The Music Man


2h 31m 1962
The Music Man

Brief Synopsis

A con artist hawks musical instruments and band uniforms to small-town America.

Film Details

Genre
Comedy
Romance
Musical
Adaptation
Classic Hollywood
Release Date
Jan 1962
Premiere Information
Mason City, Iowa, opening: 19 Jun 1962
Production Company
Warner Bros. Pictures
Country
United States
Screenplay Information
Based on the play The Music Man by Meredith Willson, Franklin Lacey (New York, 19 Dec 1957).

Technical Specs

Duration
2h 31m
Sound
70 mm 6-Track (RCA Sound System) (70 mm prints)
Color
Color (Technicolor)
Theatrical Aspect Ratio
2.20 : 1, 2.35 : 1

Synopsis

"Professor" Harold Hill, a fast-talking traveling salesman, schemes to take money from the citizens of River City, Iowa, in the summer of 1912, by convincing them that a boys' band will put an end to the moral corruption resulting from the presence of a pool hall in the community. He sells instruments and uniforms to River City parents with the understanding that he will organize a band and teach the children to play; however, he intends to abscond with the money before the arrival of the instruments. Assisted by Marcellus Washburn, the town stableboy who helped Harold defraud customers in the East, Harold convinces the stubborn Iowa townspeople that he is an accomplished musician with a degree from a conservatory in Gary, Indiana.

Marian Paroo, the piano teacher and librarian, uncovers evidence of his trumped-up credentials; but before she can tell Mayor Shinn, the owner of the pool hall, Harold charms her into believing he has developed the "think system" of learning to play musical instruments by humming Mozart's Minuet in G. Harold's influence transforms the quarreling school board into a harmonizing barbershop quartet, petty gossips into a ladies' dance committee, shy and lisping Winthrop Paroo into a happy child with dreams of playing in a band, and the high-strung "old maid" Marian into a young woman in love. The instruments and uniforms arrive, but Marcellus cannot convince Harold to leave town. On the evening of the ice-cream social, Charlie Cowell, a traveling anvil salesman, arrives in River City to expose Harold's scheme. Marian tries to stop him at first, but he tells her that Harold has romanced piano teachers in many towns. The alerted citizens chase Harold, planning to tar and feather him, but his love for Marian prevents him from escaping the mob.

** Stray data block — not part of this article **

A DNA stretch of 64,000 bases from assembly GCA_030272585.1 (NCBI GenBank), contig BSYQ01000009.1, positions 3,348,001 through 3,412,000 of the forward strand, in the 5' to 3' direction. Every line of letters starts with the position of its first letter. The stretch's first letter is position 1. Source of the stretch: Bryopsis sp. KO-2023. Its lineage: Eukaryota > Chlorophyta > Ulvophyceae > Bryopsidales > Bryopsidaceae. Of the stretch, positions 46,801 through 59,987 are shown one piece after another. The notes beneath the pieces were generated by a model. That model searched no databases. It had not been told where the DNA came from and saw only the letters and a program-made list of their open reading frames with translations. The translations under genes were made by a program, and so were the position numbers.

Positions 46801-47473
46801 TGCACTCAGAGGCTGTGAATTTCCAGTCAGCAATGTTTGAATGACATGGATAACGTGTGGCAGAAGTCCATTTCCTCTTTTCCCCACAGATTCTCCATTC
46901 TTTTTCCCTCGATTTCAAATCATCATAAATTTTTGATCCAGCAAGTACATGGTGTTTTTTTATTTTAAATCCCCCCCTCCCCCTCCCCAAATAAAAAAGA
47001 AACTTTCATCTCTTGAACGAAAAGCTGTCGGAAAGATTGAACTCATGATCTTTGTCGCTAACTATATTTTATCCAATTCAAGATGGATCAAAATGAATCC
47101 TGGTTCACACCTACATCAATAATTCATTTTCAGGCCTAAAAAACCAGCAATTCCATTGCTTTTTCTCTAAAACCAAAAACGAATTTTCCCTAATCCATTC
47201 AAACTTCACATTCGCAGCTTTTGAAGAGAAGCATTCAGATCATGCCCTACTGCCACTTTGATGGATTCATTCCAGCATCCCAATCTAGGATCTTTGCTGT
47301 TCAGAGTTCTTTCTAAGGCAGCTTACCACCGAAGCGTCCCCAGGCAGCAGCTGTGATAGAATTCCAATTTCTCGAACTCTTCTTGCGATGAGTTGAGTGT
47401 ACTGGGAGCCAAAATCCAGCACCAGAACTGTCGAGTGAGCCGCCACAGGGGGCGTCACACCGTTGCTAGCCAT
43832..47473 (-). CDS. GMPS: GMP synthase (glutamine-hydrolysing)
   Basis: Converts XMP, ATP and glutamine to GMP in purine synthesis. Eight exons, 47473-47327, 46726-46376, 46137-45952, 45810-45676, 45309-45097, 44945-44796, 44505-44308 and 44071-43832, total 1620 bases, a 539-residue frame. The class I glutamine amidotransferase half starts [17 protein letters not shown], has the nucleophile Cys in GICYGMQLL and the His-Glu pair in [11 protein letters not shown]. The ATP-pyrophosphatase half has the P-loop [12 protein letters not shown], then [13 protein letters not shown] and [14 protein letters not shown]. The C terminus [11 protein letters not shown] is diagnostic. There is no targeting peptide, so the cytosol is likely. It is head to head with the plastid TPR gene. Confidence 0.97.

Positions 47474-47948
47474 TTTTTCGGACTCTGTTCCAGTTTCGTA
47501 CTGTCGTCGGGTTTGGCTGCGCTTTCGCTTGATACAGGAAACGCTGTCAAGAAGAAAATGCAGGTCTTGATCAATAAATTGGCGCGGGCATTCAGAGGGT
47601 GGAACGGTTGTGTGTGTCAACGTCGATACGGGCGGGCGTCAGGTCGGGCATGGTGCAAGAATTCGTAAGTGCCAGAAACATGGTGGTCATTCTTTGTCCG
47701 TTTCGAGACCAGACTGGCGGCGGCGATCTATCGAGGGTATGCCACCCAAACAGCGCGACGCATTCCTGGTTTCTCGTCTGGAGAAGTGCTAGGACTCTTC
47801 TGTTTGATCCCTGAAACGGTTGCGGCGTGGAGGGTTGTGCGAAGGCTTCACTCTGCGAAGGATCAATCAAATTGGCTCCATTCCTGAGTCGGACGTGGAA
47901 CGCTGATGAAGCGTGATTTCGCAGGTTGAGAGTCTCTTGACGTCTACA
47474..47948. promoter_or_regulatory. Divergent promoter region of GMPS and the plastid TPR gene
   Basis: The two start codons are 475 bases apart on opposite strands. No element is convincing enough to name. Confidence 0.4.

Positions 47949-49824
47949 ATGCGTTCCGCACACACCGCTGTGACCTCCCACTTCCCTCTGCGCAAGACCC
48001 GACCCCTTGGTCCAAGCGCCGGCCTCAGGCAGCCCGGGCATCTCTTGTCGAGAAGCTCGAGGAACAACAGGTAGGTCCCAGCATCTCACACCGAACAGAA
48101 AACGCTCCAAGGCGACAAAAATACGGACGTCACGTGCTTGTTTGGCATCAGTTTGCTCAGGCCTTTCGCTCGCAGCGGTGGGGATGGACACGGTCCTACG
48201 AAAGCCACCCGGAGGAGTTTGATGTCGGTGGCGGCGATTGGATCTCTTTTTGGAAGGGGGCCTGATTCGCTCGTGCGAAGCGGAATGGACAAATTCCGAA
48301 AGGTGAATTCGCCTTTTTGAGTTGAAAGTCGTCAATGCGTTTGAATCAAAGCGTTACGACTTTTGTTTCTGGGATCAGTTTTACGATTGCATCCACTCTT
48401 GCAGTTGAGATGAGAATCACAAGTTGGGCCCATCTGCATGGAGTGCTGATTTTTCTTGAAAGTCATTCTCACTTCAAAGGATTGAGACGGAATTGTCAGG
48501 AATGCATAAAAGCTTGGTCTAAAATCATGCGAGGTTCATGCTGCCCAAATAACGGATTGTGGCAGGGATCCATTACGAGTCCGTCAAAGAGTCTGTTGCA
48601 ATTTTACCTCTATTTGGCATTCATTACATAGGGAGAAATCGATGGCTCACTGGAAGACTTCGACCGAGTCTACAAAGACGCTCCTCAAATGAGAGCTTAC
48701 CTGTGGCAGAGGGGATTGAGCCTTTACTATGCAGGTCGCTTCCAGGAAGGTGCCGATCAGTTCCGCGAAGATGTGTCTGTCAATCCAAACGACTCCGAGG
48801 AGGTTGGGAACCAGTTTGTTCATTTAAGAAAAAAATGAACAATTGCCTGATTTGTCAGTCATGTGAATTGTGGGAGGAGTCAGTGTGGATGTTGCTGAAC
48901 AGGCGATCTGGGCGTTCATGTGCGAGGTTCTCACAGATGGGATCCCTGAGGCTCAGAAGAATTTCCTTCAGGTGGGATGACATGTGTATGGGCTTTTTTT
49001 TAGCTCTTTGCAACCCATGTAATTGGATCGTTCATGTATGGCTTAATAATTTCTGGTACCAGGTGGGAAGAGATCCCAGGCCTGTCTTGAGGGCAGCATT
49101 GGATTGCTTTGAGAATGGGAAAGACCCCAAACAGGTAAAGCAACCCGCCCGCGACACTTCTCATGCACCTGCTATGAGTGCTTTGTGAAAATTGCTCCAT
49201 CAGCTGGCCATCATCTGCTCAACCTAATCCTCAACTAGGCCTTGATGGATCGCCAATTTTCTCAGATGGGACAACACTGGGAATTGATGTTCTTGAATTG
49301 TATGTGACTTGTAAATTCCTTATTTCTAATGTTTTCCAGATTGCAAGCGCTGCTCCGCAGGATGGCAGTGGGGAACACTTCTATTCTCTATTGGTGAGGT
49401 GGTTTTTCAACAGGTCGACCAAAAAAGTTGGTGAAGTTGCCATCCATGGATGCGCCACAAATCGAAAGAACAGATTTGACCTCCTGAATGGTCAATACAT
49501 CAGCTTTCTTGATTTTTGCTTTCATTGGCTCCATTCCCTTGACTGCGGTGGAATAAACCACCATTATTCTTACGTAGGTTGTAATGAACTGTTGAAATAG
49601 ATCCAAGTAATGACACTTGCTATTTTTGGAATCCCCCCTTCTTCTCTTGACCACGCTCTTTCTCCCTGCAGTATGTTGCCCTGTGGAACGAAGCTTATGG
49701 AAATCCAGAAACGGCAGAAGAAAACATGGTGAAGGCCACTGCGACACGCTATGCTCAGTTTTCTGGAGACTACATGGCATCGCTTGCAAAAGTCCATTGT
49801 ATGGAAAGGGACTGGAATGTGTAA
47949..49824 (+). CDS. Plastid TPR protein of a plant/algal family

They handcuff the music man and bring him to Town Hall where the uniformed boys have assembled with their instruments. Harold pleads with the boys to employ the "think system"; and to his surprise, a ragged form of the Minuet in G escapes from the instruments. The shabby band becomes a splendid parade of color and music marching down the main street of River City, led by Harold with Marian at his side. Musical numbers: "Rock Island," "Iowa Stubborn," "Trouble," "Piano Lesson," "Goodnight My Someone," "Seventy-Six Trombones," "Sincere," "The Sadder-but-Wiser Girl," "Pickilittle," "Goodnight My Ladies," "Marian the Librarian," "Being in Love," "Wells Fargo Wagon," "It's You," "Shipoopi," "Lida Rose," "Will I Ever Tell You," "Gary, Indiana," "Till There Was You."

Photo Collections

The Music Man - Academy Archives
Here are archive images from The Music Man (1962), courtesy of The Academy of Motion Picture Arts and Sciences.

Videos

Movie Clip

Music Man, The (1962) - Till There Was You Librarian Marian (Shirley Jones) is magnanimous in her praise of huckster Professor Hill (Robert Preston), with one of composer Meredith Willson's most famous tunes from The Music Man, 1962.
Music Man, The (1962) - Wells Fargo The company starts on Meredith's Willson's tune, an interlude with Mayor and Mrs. Shinn (Paul Ford, Hermione Gingold) and Marian (Shirley Jones), and her brother Winthrop (Ronnie "Ron" Howard) getting his trumpet from Professor Hill (Robert Preston), in The Music Man, 1962.
Music Man, The (1962) - Trouble Robert Preston as fake Professor Harold Hill, introducing himself to River City, Iowa, with Meredith Willson's famous tune "with a capital T," his first big number in Warner Bros' The Music Man, 1962.
Music Man, The (1962) - Iowa Stubborn Just arrived on the train from Illinois, after an opening number confirming the disdain of other traveling salesmen for his scorched-earth methods, un-credentialed music professor Henry Hill (Robert Preston) hears from the folk of River City, Io-way about their own predisposition, in the hit Warner Bros. adaptation of the Meredith Willson musical, with Timmy Everett, and Paul Ford as the Mayor, in The Music Man, 1962.
Music Man, The (1962) - Shipoopi Buddy Hackett never played the part on Broadway, and was a regular on NBC’s Tonight Show at the time, but his one number as Marcellus, friend of the title character, is one of the more remembered and parodied from the landmark Meredith Willson musical, The Music Man, 1962, starring Robert Preston.